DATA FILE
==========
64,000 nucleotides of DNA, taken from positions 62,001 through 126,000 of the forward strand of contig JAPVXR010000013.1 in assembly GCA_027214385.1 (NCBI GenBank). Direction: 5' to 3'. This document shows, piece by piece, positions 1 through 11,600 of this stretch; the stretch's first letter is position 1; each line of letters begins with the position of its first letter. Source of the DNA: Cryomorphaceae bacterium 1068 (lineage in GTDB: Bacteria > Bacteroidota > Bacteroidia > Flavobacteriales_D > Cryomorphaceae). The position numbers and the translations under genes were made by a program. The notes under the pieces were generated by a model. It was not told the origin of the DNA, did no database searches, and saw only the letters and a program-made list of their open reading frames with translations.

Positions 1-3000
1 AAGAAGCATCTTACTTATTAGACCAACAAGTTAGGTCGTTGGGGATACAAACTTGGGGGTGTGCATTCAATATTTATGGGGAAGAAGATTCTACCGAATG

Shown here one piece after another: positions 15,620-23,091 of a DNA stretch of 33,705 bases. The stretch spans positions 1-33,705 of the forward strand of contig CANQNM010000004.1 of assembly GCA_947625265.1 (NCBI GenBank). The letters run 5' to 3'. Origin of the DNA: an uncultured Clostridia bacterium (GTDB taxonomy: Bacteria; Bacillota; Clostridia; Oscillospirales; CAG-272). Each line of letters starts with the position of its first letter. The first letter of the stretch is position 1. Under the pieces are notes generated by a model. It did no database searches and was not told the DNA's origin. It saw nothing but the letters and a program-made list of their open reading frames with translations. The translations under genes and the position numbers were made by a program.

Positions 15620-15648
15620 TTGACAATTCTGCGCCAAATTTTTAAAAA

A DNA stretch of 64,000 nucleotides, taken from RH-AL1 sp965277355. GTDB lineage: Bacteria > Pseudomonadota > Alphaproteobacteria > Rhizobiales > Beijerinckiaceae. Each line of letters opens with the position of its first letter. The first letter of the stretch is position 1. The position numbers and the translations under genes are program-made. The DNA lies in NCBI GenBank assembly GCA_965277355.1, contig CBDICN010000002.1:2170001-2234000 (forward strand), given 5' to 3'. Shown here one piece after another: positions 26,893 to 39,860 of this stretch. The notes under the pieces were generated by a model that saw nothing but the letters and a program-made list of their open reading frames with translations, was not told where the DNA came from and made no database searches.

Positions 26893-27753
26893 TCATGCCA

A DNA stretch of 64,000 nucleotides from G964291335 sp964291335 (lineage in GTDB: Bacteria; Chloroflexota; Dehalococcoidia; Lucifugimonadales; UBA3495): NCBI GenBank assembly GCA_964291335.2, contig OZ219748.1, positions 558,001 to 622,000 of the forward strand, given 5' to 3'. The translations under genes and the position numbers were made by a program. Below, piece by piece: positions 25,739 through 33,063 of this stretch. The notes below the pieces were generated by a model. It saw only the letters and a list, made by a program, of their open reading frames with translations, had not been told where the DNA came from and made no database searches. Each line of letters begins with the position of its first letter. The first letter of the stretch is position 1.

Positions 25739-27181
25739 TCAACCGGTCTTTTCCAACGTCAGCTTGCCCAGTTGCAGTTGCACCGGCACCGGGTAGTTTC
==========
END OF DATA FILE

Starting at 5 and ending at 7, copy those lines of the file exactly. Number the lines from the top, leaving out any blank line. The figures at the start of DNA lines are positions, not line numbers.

Positions 15620-15648
15620 TTGACAATTCTGCGCCAAATTTTTAAAAA

A DNA stretch of 64,000 nucleotides, taken from RH-AL1 sp965277355. GTDB lineage: Bacteria > Pseudomonadota > Alphaproteobacteria > Rhizobiales > Beijerinckiaceae. Each line of letters opens with the position of its first letter. The first letter of the stretch is position 1. The position numbers and the translations under genes are program-made. The DNA lies in NCBI GenBank assembly GCA_965277355.1, contig CBDICN010000002.1:2170001-2234000 (forward strand), given 5' to 3'. Shown here one piece after another: positions 26,893 to 39,860 of this stretch. The notes under the pieces were generated by a model that saw nothing but the letters and a program-made list of their open reading frames with translations, was not told where the DNA came from and made no database searches.